Skip to main content

1. Is it necessary to have a solicitor to represent me when I enter into a Tenancy Agreement?

No law requires a party to a contract to be represented by a solicitor. As a matter of fact, some people enter into standard form tenancy agreements without obtaining legal advice or even without reading the contents of the agreements.


Depending on the circumstances, some parties may also enter into leases/tenancy agreements with the assistance of estate agents in recording the agreed terms under a standard form provided and including whatever additional clauses that they wish to add.


A template residential tenancy agreement which was drafted by a team of law lecturers and students of the University of Hong Kong is now available on CLIC. Please refer to “E-package: DIY Residential Tenancy Agreement” for reference.


Parties that have the benefit of solicitors, however, have their legal interests better protected because their solicitors will draft or scrutinise a written tenancy agreement from a legal perspective with the parties’ interests in mind.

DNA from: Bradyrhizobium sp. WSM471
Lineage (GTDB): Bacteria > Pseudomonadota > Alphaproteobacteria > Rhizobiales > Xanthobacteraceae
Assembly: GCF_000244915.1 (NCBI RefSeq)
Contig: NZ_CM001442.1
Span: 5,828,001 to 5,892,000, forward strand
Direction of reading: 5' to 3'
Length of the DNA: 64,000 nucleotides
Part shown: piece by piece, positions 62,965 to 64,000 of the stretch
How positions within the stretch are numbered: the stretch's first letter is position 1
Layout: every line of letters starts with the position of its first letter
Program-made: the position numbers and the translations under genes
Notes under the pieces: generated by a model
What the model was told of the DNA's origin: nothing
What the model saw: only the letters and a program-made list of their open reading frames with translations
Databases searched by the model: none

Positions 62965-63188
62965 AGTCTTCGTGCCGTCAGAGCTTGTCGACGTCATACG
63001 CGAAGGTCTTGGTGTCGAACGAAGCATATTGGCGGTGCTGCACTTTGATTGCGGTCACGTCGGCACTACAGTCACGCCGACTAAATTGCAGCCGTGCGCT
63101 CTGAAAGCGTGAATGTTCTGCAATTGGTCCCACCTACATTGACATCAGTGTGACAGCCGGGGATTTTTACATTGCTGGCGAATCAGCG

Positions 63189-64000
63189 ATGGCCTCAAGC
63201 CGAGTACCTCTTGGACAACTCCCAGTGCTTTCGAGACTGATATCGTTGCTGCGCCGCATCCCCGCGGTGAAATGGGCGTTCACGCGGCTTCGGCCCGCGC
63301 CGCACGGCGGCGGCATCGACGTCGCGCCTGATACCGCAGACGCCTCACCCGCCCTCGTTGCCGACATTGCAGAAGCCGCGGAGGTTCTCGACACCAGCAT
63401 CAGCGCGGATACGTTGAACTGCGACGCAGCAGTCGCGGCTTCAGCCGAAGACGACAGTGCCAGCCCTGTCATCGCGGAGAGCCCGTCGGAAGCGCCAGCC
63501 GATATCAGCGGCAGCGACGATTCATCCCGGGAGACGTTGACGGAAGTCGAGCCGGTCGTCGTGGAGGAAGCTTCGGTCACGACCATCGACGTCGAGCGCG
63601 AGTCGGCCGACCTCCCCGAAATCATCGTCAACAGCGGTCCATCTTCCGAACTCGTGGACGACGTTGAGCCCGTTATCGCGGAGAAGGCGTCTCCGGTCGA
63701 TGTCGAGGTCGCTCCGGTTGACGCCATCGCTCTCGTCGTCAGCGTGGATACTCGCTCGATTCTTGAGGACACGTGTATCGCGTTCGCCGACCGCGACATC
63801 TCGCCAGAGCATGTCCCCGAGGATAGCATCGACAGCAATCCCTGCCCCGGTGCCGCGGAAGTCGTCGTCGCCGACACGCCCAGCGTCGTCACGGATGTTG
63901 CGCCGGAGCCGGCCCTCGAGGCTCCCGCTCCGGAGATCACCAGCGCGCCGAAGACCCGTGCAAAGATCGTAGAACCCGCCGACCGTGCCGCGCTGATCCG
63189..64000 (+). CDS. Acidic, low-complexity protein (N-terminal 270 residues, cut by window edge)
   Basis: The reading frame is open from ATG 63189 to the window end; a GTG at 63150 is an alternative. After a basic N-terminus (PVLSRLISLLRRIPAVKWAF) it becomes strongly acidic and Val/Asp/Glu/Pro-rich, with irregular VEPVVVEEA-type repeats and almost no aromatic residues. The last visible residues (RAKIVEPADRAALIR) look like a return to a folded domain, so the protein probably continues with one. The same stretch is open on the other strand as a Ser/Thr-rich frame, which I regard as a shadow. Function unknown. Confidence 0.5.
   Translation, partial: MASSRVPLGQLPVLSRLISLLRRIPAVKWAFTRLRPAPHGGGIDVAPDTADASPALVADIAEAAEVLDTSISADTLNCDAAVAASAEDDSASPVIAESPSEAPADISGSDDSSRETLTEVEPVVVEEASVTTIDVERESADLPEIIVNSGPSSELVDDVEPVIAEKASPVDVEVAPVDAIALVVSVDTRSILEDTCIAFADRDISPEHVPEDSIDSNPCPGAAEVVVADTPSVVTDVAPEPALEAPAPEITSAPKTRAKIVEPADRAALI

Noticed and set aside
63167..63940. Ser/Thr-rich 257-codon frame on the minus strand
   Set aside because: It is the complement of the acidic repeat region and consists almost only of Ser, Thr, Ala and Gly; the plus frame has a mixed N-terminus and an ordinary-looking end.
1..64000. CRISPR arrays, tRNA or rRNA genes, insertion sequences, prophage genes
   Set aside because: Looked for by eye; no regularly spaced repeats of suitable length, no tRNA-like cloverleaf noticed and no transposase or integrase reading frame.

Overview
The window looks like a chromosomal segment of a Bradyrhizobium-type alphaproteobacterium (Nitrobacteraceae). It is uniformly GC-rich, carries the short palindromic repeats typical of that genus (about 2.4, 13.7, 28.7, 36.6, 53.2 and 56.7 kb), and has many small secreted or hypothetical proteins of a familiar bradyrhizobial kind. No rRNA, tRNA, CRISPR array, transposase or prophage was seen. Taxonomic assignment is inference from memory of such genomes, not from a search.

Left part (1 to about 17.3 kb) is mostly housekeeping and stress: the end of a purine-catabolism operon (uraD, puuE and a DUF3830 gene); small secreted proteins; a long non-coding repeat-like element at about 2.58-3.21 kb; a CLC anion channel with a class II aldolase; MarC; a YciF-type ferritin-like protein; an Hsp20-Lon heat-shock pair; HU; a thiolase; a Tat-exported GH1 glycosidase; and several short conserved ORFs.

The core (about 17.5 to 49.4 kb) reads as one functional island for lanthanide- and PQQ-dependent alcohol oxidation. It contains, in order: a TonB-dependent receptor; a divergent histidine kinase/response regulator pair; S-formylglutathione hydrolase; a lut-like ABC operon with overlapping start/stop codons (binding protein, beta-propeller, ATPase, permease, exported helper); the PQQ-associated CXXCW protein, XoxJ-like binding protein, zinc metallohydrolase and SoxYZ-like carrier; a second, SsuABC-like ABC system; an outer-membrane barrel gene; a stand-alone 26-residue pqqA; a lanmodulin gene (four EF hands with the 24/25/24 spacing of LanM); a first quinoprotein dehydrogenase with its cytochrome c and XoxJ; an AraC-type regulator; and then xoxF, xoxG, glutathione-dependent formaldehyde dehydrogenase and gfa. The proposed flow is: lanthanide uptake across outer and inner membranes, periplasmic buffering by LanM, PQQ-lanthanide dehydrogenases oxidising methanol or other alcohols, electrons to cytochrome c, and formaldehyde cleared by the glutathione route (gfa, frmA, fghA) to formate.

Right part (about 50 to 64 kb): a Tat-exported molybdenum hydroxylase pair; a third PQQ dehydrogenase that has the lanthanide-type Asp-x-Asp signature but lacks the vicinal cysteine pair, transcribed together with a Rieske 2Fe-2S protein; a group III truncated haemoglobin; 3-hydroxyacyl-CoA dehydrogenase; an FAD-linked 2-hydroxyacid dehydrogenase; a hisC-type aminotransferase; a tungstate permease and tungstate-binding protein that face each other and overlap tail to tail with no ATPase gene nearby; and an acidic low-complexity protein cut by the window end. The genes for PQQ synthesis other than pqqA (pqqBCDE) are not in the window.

A tenancy document prepared by solicitors typically covers more aspects than standard form agreements because the former tends to identify more issues that can potentially lead to disputes. By identifying and dealing with these issues before the parties commit themselves to the terms of the tenancy, the chance of future disputes between the parties may be reduced.


It is more common for parties in commercial or industrial tenancies to be legally represented by solicitors to cater for their specific needs and interests. This is particularly the case when both parties are body corporates (e.g. companies) and that there might be a need for the landlord to require a natural person to act as guarantor on behalf of the tenant to ensure due performance of all obligations under the tenancy agreement.

Last revision date: